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For Cruise Ship Workers, Voyages Are No Vacations

Labor: Many endure low pay and spartan conditions. Ship owners say the jobs provide opportunities to the poor.


ABOARD THE CRUISE SHIP ELATION — Every Saturday night, as this Carnival ship glides toward its home port of Los Angeles, a thousand passengers holler and applaud when their waiters and busboys parade past them on the Atlantic Deck.

Recruited from some of the world's poorest nations, the workers now sport star-spangled vests and raise their accented voices in a rousing rendition of "God Bless America."

Below, in the crew quarters, the scene is less festive. As on scores of ships throughout the North American cruise industry, these workers retreat at shift's end to row upon row of small, grim cabins, where they will sleep off another 14-hour day and rise to wonder if they can endure the months ahead without a day off.

While their families and relatives stay behind in Manila or Bali or Bombay, crew members flock to Los Angeles, Miami and other North American ports for the chance to creep up a wage scale that often begins at less than $2 an hour.

These workers--an estimated 60,000 of them--may have been taken for granted by most of the 5.9 million U.S. passengers who boarded cruise ships last year. But their long hours and modest pay are some of the secrets behind the comforts passengers enjoy and the ample profits reaped by more than 140 ships in the North American cruise market.

As the industry on the West Coast heads into its peak travel season this summer, almost 500,000 people will depart on cruises from the Port of Los Angeles--a 47% increase since 1990.

Los Angeles Harbor is now home to three ships: Carnival's Elation and Holiday and Royal Caribbean's Viking Serenade. They sail once or twice a week with roughly 5,000 passengers and 2,200 crew members.

Overlooking the Work Force

Even in Southern California, which is surpassed only by south Florida as a region crucial to the industry, the large work force behind the cruise business is often overlooked.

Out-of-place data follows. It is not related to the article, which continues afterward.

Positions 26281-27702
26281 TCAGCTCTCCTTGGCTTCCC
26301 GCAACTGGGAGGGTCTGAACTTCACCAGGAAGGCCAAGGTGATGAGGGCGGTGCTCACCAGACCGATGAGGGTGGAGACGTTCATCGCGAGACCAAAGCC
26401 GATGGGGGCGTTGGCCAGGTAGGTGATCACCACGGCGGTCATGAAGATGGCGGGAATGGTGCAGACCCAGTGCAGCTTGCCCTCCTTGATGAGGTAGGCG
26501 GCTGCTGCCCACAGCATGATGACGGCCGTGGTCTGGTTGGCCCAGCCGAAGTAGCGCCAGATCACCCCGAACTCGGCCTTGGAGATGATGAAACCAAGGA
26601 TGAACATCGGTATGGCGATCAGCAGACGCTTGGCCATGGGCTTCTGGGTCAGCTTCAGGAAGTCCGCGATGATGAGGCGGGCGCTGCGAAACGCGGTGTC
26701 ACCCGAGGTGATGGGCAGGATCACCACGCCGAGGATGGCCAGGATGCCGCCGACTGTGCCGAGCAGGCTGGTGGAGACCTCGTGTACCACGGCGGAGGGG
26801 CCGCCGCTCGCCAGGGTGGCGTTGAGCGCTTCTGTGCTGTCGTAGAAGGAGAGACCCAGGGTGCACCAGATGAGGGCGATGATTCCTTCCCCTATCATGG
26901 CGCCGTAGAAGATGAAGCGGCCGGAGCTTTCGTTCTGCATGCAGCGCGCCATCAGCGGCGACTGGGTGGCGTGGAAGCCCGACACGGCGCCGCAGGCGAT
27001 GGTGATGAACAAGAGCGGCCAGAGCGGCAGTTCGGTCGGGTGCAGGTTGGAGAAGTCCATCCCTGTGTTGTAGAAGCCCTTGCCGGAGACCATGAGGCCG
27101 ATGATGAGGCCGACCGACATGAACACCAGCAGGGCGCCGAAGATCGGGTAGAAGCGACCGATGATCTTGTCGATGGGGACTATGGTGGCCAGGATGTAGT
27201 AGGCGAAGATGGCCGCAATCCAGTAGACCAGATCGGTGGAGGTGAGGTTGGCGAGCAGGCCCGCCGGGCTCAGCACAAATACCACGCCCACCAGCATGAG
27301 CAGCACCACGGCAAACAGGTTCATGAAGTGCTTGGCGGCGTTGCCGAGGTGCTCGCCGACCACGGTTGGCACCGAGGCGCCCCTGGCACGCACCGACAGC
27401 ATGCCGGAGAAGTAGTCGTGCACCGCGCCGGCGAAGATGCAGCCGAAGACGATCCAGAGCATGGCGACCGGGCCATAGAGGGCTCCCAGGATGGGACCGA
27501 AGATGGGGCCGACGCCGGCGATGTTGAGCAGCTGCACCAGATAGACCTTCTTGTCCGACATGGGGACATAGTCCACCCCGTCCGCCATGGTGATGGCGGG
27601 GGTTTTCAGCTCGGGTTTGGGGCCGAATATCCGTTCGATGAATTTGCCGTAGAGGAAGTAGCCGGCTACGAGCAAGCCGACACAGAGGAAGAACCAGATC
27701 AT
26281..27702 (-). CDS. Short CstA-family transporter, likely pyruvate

The typical passenger ship is "a sweatshop at sea," an "ocean-going maquiladora," charged Paul Chapman, a Baptist minister who founded the Center for Seafarers Rights in New York in 1981. "A ship owner can go any place in the world, pick up anybody he wants, on almost any terms. If the owner wants to maximize profit at the expense of people, it's a piece of cake."

Among workers, the tales of jobs gone awry are common: The $422-a-month Costa Rican cleaning woman who contracted gangrene while under a doctor's care and lost a hand. The crew members who made under-the-table payments to recruiters for jobs that didn't exist. The injured seafarer who was sent by his employer to a foreign country for medical care, with dire consequences.

At Windjammer Barefoot Cruises, 31 crewmen were lost in 1998 after their ship put to sea despite an approaching hurricane. At another cruise line, Royal Caribbean, workers have accused the company in court of underpaying wages by $55 million since 1996.

"Sure, you make some money," said former Carnival chef Luis Rodriguez, 45, of Colombia. "But it's so risky, that kind of money. To tell you the truth, it's like jail, with a few more accommodations. You don't see your family. You don't see land most of the time."

The majority of vessels in the North American market are owned by Carnival Corp., Royal Caribbean Cruises Ltd. and Princess Cruises. With their subsidiaries, those three enterprises sail 72 ships and carry 78% of the trade, yet operate largely outside American labor and tax laws.

In 1999 alone, Carnival grossed almost $3.5 billion and posted operating profits of 29%, but paid less than $3 million in U.S. income taxes.

To reduce labor costs, the companies have turned to dozens of Third World countries for laundry workers, cleaners, busboys, waiters, cabin stewards and galley workers. Recruits come from the Philippines and Indonesia--two traditional sources of seafarers--as well as Central America, the Caribbean, Central Asia and Eastern Europe.

Cruise line executives contend that in today's global economy, the industry offers greater opportunities for Third World workers than can be found in their homelands.

Some crew members agree, saying they've parlayed their earnings into new homes and businesses. In a good month, a cruise ship waiter can pull down $2,000 to $3,000 in tips, tax-free.

"I see people lining up in droves for these jobs," says Larry Kaye, a 20-year maritime attorney in San Diego who counts several large cruise lines among his clients. "They get free medical care, they get room and board, they travel all over the world. There's no slave-ship labor issue here."

But shipboard visits, dozens of interviews with cruise line workers, and reviews of court documents in California and Florida show that this chase after a better life often ends in disappointment or injury and occasionally in death.

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